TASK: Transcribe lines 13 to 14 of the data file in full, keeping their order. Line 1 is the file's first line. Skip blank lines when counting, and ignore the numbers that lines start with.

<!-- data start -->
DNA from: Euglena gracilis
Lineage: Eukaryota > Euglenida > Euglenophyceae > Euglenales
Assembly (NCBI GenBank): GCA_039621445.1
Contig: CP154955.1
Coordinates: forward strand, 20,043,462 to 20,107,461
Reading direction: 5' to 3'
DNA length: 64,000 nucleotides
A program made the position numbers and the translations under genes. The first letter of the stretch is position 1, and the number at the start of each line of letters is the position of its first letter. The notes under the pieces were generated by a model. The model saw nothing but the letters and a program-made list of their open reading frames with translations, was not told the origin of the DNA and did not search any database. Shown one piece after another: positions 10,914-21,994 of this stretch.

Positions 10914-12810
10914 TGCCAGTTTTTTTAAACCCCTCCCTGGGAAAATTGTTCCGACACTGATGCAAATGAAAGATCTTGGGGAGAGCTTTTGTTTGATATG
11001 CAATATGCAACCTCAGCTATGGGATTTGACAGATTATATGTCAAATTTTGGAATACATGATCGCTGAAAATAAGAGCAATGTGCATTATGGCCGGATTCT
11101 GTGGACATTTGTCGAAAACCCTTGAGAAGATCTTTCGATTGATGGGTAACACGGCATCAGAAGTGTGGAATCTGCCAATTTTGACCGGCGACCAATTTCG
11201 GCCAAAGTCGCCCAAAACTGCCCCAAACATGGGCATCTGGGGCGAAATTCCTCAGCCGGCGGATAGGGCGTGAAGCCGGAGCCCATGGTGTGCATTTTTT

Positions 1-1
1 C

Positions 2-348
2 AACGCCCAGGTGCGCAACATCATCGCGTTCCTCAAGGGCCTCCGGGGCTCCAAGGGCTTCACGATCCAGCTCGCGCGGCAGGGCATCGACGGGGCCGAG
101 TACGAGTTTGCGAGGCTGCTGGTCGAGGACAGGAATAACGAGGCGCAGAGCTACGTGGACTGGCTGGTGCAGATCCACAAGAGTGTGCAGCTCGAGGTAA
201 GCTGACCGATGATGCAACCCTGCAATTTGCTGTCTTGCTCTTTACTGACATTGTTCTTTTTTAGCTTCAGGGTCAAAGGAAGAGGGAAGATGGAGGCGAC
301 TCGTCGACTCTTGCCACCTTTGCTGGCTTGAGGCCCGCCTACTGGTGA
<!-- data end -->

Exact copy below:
11201 GCCAAAGTCGCCCAAAACTGCCCCAAACATGGGCATCTGGGGCGAAATTCCTCAGCCGGCGGATAGGGCGTGAAGCCGGAGCCCATGGTGTGCATTTTTT

Positions 1-1